Article Date: 8/1/2013

Lessons Learned
lessons learned

Honesty Is the Best Policy?

The truth can be respected… or the start of a lawsuit.



“Do you have any weaknesses?” asked Dr. Need-staff while interviewing a job applicant.

“My only weakness is honesty,” replied the prospect.

“I don’t think honesty could be described as a weakness.”

“I don’t give a fiyin’ flip what you think!”

Solving a problem

Obviously honesty is not always the best policy. Sometimes problems can be solved by a little dishonesty. The late Sam Levenson used to tell a story about how his mother handled an awkward situation when relatives came to visit, and had accepted an invitation to stay for dinner:

“I told them we had plenty of food,” she told me and my five brothers. “But we don’t have enough chicken, so when we pass the chicken, I want you boys to say you don’t care for any.” Even though we were ravenous, we obeyed.

“Now,” she said at the completion of the meal, “we have pie for dessert, but everyone who didn’t eat their chicken, can’t have any pie.”


Self protection

Sometimes discretion is the better part of valor, as far as honesty is concerned. The great Dr. Irv Borish once told me of a time he figured it best to lie. He and wife Bea were on a tour of Italy. He was late getting to dinner one night and there was not a vacant chair at his group’s table. So he sat at a nearby table which had an empty space.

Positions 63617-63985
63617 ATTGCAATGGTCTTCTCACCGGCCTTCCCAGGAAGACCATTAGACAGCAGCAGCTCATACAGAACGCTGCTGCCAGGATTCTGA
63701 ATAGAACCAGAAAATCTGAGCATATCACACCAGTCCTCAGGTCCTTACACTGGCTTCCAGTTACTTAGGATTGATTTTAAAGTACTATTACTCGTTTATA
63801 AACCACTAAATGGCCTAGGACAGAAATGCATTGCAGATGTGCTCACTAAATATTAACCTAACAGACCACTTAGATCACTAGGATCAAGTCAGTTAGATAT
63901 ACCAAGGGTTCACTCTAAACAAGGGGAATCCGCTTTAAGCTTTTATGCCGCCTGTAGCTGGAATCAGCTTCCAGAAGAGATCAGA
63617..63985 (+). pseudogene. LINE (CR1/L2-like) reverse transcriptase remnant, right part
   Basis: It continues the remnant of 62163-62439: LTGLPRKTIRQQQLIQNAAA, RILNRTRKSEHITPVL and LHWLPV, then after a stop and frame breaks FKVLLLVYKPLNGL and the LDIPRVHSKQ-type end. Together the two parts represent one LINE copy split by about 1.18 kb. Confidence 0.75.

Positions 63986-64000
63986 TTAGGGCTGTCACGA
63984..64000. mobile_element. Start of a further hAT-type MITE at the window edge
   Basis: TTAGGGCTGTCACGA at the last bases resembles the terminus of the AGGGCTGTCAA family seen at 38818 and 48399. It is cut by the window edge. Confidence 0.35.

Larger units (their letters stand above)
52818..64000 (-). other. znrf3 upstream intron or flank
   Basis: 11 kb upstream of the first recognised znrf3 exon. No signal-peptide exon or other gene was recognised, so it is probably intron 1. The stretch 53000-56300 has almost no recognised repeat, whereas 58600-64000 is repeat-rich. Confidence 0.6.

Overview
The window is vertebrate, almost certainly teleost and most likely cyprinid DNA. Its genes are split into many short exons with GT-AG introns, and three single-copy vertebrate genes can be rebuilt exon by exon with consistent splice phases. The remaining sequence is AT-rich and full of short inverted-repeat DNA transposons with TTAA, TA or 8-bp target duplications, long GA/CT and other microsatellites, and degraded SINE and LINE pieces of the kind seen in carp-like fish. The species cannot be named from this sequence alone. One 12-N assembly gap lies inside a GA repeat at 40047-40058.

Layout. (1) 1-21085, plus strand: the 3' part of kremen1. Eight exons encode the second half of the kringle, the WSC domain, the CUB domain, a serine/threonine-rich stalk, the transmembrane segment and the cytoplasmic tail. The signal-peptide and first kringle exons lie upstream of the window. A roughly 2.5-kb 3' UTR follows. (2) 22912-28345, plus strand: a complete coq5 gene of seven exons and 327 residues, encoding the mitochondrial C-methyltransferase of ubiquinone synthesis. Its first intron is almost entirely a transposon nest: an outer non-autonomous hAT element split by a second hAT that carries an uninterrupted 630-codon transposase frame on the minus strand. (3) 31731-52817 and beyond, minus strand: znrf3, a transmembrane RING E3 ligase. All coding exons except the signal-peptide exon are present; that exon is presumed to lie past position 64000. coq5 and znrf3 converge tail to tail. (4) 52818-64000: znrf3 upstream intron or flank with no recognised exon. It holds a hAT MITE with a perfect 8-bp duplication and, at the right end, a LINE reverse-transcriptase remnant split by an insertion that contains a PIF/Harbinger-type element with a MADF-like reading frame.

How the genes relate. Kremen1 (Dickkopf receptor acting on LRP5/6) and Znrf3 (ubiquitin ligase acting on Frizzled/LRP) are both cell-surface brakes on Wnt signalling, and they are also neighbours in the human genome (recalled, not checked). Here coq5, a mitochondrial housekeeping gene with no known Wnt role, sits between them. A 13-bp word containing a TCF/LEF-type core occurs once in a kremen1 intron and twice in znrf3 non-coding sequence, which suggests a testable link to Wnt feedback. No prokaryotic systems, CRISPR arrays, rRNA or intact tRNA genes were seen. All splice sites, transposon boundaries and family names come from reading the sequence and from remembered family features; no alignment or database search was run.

“The folks at the table introduced themselves to me,” said Irv. “All of them were of Arab nationality. When they had finished the introductions, one of them said, “I take it you are Italian?”

“‘Yes!’ I told them hastily. I figured this was not the best group to tell I was Jewish,” he laughingly told me.

Is it boring?

Explaining things honestly can also be boring. I once examined a lady who told me that the reason she had come to me was that I had done such a marvelous job on her mother.

“After you treated her, her eyes gradually improved to where she could read without glasses!” she said. Ethically I should have told her the truth, that it was her mother’s incipient cataracts that had caused this, and thoroughly bored her with a five minute boring explanation. But I instead blushed modestly, and humbly murmured something to the effect that her mother’s vision might have come back even without my remarkable skill.

You can’t win ’em all

Another consideration with honesty is that at times you’re damned if you do and damned if you don’t.

“My new glasses are fine,” a patient told me, “but the right lens in the sunglasses seems blurry.” We checked and discovered that, sure enough, the lab had mistakenly made it with a 1.50 cylinder, rather than 0.50.

“The lab made the lens wrong, but it was our responsibility to catch the error. I do apologize for our negligence,” I told her.

“I appreciate your honesty,” she said. “I once had an M.D. make an obvious mistake, but he wouldn’t admit to it. I lost all respect for him.”

So I wrote a column for Optometric Management on how it proved honesty is the best policy. A few weeks later I received an email from an O.D. in Missouri:

“Thanks a lot! I followed your advice, and admitted a mistake to a patient. She is now suing me for malpractice!” OM


Optometric Management, Volume: 48 , Issue: August 2013, page(s): 66